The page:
I may get my Metro station in Reston yet. The Fairfax County Board of Supervisors has passed a new special tax district plan that will provide the country's share of the costs for extending the rail system to Wiehle Avenue.
There's been a lot of grumbling that a Metro terminus, even if temporary, would be bad for Reston, that it would lead to more intensive development along the arterials.
Christopher L. Moore opines for one of the suburban free papers:
Planners, dreamers, neighbors have worked tirelessly and zealously over the last 40 years to make sure the community developed in a thoughtful, engineered and useful way.
Now rail to Dulles would come careening through the heart of Reston, leaving a terminus station at Wiehle Avenue for years, perhaps decades, and turning Reston into Clarendon, perhaps, or Rockville, or even worse, Vienna.
Moore is mistaken.
Commercial development along the Toll Road and Reston Parkway has already scrubbed away much of what made Reston special.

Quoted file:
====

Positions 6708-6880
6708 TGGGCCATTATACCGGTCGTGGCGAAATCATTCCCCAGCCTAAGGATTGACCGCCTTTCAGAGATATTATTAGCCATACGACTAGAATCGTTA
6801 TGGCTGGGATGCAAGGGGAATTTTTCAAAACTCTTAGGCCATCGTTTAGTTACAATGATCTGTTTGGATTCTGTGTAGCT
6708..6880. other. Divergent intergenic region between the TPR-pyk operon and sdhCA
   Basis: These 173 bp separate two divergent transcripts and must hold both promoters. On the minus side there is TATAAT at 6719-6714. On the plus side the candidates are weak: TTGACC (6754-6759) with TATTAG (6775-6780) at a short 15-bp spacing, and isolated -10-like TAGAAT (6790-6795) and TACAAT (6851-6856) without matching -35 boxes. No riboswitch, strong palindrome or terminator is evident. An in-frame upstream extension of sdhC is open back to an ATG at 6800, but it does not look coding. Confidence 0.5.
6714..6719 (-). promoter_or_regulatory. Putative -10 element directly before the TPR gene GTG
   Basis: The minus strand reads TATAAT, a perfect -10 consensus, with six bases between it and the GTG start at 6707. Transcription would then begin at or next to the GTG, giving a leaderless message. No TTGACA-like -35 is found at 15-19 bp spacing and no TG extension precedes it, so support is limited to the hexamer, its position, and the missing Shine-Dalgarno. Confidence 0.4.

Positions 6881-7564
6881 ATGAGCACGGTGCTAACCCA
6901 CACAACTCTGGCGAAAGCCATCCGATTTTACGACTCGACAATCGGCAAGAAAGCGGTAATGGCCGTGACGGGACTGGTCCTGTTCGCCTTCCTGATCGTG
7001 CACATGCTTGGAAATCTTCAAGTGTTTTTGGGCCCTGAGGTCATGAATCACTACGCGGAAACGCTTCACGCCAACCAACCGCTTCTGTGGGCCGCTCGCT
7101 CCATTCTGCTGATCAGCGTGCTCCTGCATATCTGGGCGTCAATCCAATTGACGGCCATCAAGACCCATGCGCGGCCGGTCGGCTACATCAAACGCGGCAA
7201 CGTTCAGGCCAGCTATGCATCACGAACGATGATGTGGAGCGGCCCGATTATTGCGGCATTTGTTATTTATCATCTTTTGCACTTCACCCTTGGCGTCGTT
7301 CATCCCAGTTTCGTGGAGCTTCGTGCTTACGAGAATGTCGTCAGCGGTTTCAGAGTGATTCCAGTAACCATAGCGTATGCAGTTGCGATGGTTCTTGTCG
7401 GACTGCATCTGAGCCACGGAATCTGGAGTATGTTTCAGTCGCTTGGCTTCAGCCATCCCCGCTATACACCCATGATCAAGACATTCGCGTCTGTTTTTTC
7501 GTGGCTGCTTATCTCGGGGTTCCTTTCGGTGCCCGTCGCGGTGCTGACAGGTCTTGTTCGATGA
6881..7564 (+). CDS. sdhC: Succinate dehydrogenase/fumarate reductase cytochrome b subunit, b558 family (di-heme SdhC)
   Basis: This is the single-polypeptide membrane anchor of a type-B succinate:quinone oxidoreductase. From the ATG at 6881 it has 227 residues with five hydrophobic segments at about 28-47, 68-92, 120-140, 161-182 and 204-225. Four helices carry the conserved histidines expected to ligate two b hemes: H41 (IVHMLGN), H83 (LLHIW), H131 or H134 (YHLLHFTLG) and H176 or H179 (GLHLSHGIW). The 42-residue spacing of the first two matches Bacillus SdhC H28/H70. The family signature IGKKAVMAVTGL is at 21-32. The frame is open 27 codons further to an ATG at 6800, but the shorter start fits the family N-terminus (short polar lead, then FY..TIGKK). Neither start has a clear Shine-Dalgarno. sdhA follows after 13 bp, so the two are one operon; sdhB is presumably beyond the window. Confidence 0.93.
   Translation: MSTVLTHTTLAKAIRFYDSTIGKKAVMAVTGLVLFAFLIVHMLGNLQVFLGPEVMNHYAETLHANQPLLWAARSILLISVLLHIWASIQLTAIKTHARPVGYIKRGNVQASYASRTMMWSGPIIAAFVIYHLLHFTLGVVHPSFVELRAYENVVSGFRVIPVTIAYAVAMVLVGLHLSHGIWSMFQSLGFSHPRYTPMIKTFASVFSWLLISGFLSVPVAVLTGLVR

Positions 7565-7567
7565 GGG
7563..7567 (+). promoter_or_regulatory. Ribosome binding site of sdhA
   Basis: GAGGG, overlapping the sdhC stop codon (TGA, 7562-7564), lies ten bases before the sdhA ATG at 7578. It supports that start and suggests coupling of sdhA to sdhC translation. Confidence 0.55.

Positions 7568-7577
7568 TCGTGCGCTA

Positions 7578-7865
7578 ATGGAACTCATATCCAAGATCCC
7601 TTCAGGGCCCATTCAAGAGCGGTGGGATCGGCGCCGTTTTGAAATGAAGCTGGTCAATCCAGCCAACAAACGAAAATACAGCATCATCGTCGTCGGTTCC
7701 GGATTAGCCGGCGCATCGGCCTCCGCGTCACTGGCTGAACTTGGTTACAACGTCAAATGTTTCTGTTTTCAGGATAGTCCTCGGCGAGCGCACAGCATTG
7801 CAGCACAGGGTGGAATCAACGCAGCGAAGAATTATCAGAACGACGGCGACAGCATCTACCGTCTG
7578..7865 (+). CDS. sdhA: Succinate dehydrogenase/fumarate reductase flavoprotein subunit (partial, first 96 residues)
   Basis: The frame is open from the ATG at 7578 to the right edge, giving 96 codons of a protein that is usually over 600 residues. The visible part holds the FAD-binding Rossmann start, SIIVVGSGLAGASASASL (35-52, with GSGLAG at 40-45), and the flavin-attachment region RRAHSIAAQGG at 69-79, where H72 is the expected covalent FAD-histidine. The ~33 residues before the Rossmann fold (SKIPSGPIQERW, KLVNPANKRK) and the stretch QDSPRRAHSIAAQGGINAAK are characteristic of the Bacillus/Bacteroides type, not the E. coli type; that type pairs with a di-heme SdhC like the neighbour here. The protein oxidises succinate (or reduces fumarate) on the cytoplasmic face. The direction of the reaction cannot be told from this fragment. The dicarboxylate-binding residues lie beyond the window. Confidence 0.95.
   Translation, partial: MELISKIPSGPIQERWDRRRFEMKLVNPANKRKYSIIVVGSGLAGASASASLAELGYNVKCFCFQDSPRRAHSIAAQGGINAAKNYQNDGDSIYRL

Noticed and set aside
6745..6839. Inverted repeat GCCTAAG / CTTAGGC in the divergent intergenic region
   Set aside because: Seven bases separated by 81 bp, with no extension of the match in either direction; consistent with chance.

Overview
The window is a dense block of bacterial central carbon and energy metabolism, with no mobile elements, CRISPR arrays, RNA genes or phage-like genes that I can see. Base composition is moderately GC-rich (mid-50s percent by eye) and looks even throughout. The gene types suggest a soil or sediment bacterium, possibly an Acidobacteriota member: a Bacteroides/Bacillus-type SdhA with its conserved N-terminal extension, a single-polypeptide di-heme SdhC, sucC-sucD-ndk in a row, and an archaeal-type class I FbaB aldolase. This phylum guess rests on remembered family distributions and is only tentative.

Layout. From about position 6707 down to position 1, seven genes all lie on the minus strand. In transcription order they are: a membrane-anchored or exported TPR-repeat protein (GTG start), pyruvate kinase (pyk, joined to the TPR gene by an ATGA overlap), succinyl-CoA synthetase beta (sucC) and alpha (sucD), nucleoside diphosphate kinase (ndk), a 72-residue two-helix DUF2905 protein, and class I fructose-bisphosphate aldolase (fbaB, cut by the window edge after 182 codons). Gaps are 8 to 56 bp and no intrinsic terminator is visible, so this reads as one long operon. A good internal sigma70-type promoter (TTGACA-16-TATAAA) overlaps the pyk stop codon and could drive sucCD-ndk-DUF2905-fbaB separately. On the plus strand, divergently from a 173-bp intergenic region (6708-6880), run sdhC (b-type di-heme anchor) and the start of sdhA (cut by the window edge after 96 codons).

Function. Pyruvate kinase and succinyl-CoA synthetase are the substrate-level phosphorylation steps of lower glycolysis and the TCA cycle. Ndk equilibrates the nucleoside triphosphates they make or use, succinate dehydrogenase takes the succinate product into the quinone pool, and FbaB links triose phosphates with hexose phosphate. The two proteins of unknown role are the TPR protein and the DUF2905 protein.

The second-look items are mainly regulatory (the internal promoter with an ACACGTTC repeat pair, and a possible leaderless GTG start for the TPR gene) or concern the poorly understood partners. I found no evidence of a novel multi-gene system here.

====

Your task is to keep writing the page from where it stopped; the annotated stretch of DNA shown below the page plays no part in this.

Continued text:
I've seen two shopping malls redeveloped since I moved here 19 years ago. One of them was a charming underperformer, Hunters Woods Plaza; it was obliterated in the mid-1990s.
Reston is no longer the granola-crusted Eden that was envisioned in the 1960s, and it never will be again.
(Of course that doesn't mean that we should give up on it.)
The geography of the locales Moore threatens could not be more diverse. The Vienna station complex indeed is an unlovely arbitrary terminus, fed by a traffic-chokled freeway. But there wasn't anything there to begin with. Clarendon was a run-down semi-urban neighborhood that has thrived (so far as I can tell) since the Orange Line opened there in the 1980s.
It's most likely that Sunset Hills Road will come to resemble strip-malled Route 355 through Rockville, but that's going to happen whether Metro is built or not.
My jaw drops at this solecism of Moore's:
The federal government should not get involved in building a rail line through Tysons Corner, a relatively small commercial area that is not plagued with terrible traffic and has no impact on the federal interstate highway system.
Tysons Corner sprawls across Interstate 495 and is the archetype for all edge cities. Plans call for at least four rail stations to serve Tysons.